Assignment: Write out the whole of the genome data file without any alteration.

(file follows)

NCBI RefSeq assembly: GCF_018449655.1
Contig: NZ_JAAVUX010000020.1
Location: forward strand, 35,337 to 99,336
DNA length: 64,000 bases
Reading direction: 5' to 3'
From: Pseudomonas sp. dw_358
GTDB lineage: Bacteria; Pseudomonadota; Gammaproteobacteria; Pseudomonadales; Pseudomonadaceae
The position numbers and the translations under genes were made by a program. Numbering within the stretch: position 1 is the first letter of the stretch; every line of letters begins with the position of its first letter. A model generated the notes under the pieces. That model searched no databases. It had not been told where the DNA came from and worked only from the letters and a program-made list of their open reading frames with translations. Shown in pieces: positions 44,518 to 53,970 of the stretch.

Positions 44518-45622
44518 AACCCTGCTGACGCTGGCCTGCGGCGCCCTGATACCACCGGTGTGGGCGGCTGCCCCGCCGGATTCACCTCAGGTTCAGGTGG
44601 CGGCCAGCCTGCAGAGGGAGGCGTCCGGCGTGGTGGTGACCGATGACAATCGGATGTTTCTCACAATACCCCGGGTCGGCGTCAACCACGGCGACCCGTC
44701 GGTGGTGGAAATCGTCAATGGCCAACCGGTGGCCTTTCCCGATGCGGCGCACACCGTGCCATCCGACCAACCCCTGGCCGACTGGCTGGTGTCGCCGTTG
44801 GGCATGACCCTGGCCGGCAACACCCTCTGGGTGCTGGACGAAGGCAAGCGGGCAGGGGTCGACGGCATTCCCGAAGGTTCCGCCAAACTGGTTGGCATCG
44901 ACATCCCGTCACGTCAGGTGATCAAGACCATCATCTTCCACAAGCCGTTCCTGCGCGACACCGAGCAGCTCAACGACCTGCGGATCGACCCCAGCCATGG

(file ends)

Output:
NCBI RefSeq assembly: GCF_018449655.1
Contig: NZ_JAAVUX010000020.1
Location: forward strand, 35,337 to 99,336
DNA length: 64,000 bases
Reading direction: 5' to 3'
From: Pseudomonas sp. dw_358
GTDB lineage: Bacteria; Pseudomonadota; Gammaproteobacteria; Pseudomonadales; Pseudomonadaceae
The position numbers and the translations under genes were made by a program. Numbering within the stretch: position 1 is the first letter of the stretch; every line of letters begins with the position of its first letter. A model generated the notes under the pieces. That model searched no databases. It had not been told where the DNA came from and worked only from the letters and a program-made list of their open reading frames with translations. Shown in pieces: positions 44,518 to 53,970 of the stretch.

Positions 44518-45622
44518 AACCCTGCTGACGCTGGCCTGCGGCGCCCTGATACCACCGGTGTGGGCGGCTGCCCCGCCGGATTCACCTCAGGTTCAGGTGG
44601 CGGCCAGCCTGCAGAGGGAGGCGTCCGGCGTGGTGGTGACCGATGACAATCGGATGTTTCTCACAATACCCCGGGTCGGCGTCAACCACGGCGACCCGTC
44701 GGTGGTGGAAATCGTCAATGGCCAACCGGTGGCCTTTCCCGATGCGGCGCACACCGTGCCATCCGACCAACCCCTGGCCGACTGGCTGGTGTCGCCGTTG
44801 GGCATGACCCTGGCCGGCAACACCCTCTGGGTGCTGGACGAAGGCAAGCGGGCAGGGGTCGACGGCATTCCCGAAGGTTCCGCCAAACTGGTTGGCATCG
44901 ACATCCCGTCACGTCAGGTGATCAAGACCATCATCTTCCACAAGCCGTTCCTGCGCGACACCGAGCAGCTCAACGACCTGCGGATCGACCCCAGCCATGG